6 Best Exercises For Plica Syndrome

By Dr Ken Nakamura+

Synovial Plica Syndrome Exercises

Do you have knee cap pain?

Knee cap pain or anterior knee pain that is presistent, despite your physiotherapist’s and chiropractor’s best efforts could be Plica Syndrome.

What is Plica Syndrome?

Plica Syndrome: The Mediopatellar Plica Is The Most Common Plica. (medial plica closer to your body midline)
Plica Syndrome: The Mediopatellar Plica Is The Most Common Plica. (medial plica is closer to your body midline) Picture Reference #2.

With Plica Syndrome, your knee cap is painful with clicking, clunking and popping with activities like squatting. You get decreased bending of the knee with intermittent knee cap pain other times with medial knee pain.

See MRI CAT or X-ray which is best

The picture below shows the picture of the medial side of the knee that often hurts with Plica Syndrome.

Plica Syndrome: Most often plica syndrome causes pain at the medial knee.
Plica Syndrome: Most often plica syndrome causes pain at the medial knee. Picture Reference #3

Plica is leftover knee tissue that didn’t reabsorb back into the body since you were a fetus in your mom’s belly. Not everyone has a plica. According to researchers [1] only 50% of us have a plica.

For those 50 % of you with a plica, they are found most often on the medial side of the knee cap.

Plica Syndrome: Synovial Plica Syndrome | Exercises For Synovial Plica Syndrome SPS
Plica Syndrome: Synovial Plica Syndrome | Exercises For Synovial Plica Syndrome SPS. Picture Reference #4

What causes Plica syndrome?

Plica syndrome can be due to injury or overuse. Your plica often gets caught between your femur (thigh bone) and the knee cap (patella) or the femur and Quadriceps tendon.[2]

When you bend your knee between 70-90 degrees that is when it pinches. This can pinch the plica causing pain and inflammation.

For most athletes repeated bending of the knees with sports like running, rowing sports, gymnastics and team sports such as hockey and basketball can irritate the plica.

Symptoms of Plica Syndrome

Knee Pain From Plica Syndrome
Knee Pain From Plica Syndrome
  • More common in female young adults and teenagers. They will often be doing a sport then all of a sudden get progressively worse.
  • Walking up or down stairs, squatting, kneeling or holding your knees bent for long periods will cause dull aching.
  • Symptoms can worsen progressively for only some of you.

Diagnosis Of Plica Syndrome

The problem with Plica syndrome is only considered by your chiropractor or physiotherapist only after treatment of patellofemoral pain has not worked.

It’s not the first thing that most practitioners think of. The problem is there are no specific tests or imaging such as X-ray to rule it out. Even an MRI will have a difficult time showing plica unless there are inflammation and fibrosis.

Meaning, your history and exam are more important than X-rays or MRI.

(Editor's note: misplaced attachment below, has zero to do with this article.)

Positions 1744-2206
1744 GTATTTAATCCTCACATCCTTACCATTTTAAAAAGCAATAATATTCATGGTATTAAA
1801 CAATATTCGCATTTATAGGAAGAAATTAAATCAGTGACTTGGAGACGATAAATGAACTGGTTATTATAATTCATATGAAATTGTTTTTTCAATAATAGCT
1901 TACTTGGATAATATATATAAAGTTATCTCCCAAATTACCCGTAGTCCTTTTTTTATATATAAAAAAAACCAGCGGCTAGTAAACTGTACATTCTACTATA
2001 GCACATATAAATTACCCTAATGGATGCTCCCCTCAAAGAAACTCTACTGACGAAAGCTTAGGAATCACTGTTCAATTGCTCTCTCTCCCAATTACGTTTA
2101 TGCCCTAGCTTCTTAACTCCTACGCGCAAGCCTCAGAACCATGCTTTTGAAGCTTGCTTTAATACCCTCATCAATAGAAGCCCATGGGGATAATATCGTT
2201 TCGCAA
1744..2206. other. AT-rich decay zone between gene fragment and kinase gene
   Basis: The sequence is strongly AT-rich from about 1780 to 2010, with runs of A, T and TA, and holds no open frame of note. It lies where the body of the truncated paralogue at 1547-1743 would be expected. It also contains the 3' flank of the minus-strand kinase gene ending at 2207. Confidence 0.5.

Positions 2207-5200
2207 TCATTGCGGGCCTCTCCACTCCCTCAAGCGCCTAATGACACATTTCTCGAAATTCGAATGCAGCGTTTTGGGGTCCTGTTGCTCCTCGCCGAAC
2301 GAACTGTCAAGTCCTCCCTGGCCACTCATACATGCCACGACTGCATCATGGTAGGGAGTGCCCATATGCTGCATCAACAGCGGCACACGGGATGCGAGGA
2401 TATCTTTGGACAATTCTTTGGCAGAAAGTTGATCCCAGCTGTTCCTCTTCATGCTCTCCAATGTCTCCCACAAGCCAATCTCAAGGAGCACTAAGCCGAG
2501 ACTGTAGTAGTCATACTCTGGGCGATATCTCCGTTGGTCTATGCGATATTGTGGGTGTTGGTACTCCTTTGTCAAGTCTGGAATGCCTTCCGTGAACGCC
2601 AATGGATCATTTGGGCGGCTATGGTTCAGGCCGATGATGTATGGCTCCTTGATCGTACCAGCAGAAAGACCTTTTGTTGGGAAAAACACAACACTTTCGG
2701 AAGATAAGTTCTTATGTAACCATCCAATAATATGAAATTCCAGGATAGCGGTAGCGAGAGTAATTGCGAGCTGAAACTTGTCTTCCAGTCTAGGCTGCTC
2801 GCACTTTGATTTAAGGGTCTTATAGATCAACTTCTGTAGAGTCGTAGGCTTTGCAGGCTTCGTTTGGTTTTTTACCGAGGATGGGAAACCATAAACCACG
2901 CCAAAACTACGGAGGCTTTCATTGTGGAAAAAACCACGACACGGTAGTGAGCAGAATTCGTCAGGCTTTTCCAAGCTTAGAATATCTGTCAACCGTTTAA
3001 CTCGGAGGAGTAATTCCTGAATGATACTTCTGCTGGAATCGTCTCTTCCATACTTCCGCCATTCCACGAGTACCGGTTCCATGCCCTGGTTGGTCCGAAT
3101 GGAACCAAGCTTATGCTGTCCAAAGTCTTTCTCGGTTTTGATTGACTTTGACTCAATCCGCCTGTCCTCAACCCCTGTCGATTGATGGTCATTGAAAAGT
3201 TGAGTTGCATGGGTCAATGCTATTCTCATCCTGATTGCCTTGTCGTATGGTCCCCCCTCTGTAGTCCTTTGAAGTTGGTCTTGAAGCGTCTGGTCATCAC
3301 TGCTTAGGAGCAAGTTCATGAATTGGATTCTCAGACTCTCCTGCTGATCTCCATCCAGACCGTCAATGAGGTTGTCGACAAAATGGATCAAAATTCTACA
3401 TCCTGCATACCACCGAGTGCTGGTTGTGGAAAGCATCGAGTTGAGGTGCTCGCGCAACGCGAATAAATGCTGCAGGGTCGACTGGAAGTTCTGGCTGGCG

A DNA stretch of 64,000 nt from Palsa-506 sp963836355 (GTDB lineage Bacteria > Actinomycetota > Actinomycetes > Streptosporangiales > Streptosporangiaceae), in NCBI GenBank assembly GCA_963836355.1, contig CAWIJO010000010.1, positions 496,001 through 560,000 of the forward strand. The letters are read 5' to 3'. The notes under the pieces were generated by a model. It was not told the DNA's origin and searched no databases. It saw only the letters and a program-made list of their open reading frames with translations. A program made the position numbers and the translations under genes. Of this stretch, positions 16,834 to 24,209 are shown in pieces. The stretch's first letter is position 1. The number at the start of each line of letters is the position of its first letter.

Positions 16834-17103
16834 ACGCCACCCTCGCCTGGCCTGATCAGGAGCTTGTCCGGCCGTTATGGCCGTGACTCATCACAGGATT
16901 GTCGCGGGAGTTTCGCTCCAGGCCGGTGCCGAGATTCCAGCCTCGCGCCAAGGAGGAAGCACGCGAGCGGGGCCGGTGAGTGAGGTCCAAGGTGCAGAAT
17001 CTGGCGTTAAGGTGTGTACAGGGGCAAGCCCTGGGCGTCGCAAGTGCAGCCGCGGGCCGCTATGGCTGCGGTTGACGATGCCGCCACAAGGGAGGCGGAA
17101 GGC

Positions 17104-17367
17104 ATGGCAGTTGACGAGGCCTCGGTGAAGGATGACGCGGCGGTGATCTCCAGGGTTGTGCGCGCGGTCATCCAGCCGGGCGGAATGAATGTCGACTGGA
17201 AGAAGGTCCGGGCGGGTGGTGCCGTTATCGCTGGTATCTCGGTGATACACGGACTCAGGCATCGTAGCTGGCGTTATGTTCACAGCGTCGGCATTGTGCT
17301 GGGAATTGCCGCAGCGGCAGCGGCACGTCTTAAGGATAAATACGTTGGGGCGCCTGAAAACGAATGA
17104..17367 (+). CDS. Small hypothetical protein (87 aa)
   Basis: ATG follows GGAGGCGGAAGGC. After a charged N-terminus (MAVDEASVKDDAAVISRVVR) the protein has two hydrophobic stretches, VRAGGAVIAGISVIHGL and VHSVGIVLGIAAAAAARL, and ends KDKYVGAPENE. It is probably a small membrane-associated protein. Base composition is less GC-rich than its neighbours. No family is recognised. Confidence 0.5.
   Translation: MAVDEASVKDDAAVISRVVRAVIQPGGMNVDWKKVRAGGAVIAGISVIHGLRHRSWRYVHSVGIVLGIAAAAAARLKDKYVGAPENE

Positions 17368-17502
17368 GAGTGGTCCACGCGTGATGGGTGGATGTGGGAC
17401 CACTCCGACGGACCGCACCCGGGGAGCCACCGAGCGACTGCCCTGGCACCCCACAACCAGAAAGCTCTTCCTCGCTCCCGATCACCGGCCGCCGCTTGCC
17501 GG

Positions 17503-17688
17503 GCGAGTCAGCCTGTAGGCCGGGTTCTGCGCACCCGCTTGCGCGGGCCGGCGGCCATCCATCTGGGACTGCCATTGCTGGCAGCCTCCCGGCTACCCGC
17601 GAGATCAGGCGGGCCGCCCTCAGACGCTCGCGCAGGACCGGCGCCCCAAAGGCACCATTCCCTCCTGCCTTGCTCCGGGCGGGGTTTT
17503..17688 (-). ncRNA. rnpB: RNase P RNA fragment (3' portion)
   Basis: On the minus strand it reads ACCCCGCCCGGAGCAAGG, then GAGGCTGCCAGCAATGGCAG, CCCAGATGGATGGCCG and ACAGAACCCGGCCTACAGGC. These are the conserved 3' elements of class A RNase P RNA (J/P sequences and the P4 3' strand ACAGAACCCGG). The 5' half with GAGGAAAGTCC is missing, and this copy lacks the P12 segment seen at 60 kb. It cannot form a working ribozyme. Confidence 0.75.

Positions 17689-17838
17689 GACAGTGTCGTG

You likely were doing a lot of strenuous activity like squatting, bending, walking up/down stairs, but also sitting for long periods of time. Pain with prolonged sitting seems to be all the rage among practitioners that diagnose Plica Syndrome. [3]

The more strenuous sporting activity you do the worse it gets until you can’t do your sport.

Palpating Your Plica

Knee Palpation for Plica Syndrome.

Your chiropractor can often palpate the plica on the medial side of the patella (knee cap) right at the joint line .

Very helpful for the diagnosis of Plica Syndrome. Although your chiropractor has to think about the possible diagnosis first.

How long does it take to recover from Plica Syndrome

The severity, skill of your practitioner and your ability to not aggravate your Plica Syndrome will determine how quickly you get better.

As an athlete, if you continue to train your knees as hard as before you will take months or not even get better.

If you decrease your training and cross train by swimming and do upper body training more you will likely get better more quickly and allow your physiotherapist or chiropractor to get you better.

You will likely takes weeks and sometimes months to get better.

Chiropractic Rehabilitation For Plica Syndrome

Ice packs and ice massage to reduce inflammation helps Plica Syndrome. Active release techniques are also helpful to break down scar tissue. Once the inflammation is down quadriceps strengthening and hamstring flexibility is recommended.

#1 Exercise: Foam Roll Knee Extension

Foam roll knee stretch
Foam roll knee stretch. Picture Reference #5

This exercise is a good way to stretch out the back of your knee, and hamstrings.

  • Sit up with your hands supporting you.
  • Put a foam roll under your lower leg.
  • Straighten out your knee and let it relax.
  • Hold for 2-5 minutes to stretch out the back of your knee and hamstring.

For added pressure you can put your leg on top of the other.

#2 Exercise: Straight Leg Raise ITB stretch

ITB / TFL stretch : Iliotibial band (ITB) and Tensor Fascia Lata (TFL) Stretch
ITB / TFL stretch : Iliotibial band (ITB) and Tensor Fascia Lata (TFL) Stretch. Picture Reference #6

An ITB stretch stands for ilial tibial band which is a band of fascia that is on side of your thigh. You are trying to stretch this out to decrease pressure on the medial side of the knee.

  • Lie face up.
  • Put a Theraband or towel around your foot.
  • Keep your knee straight and raise it up.
  • For right knee Plica: Bring your straight leg over your left shin or as far as it will go.
  • Do 2 sets of 8 repetitions.

#3 Exercise: Heel Slide For Plica Syndrome

Your hamstrings will get stronger with this exercise and at the same time help keep joint mobility.

I would do this exercise on hardwood or laminate floor with your socks on to allow your heel to slide easily. Alternatively, you buy a slider for your heel.on carpet or floor, which is the easiest way to do this exercise. Don’t use a yoga mat for this exercise.

Level 1